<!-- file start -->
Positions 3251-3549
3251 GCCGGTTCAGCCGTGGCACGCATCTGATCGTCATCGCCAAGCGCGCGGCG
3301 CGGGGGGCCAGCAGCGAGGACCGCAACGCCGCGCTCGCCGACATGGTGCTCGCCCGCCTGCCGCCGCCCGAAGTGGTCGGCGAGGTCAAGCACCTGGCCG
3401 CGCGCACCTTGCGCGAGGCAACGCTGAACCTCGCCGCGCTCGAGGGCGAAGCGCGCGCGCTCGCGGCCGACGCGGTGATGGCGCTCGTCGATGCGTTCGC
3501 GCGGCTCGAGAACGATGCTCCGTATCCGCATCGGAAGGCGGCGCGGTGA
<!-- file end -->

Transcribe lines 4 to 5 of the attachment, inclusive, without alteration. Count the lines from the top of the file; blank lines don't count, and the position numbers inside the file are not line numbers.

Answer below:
3401 CGCGCACCTTGCGCGAGGCAACGCTGAACCTCGCCGCGCTCGAGGGCGAAGCGCGCGCGCTCGCGGCCGACGCGGTGATGGCGCTCGTCGATGCGTTCGC
3501 GCGGCTCGAGAACGATGCTCCGTATCCGCATCGGAAGGCGGCGCGGTGA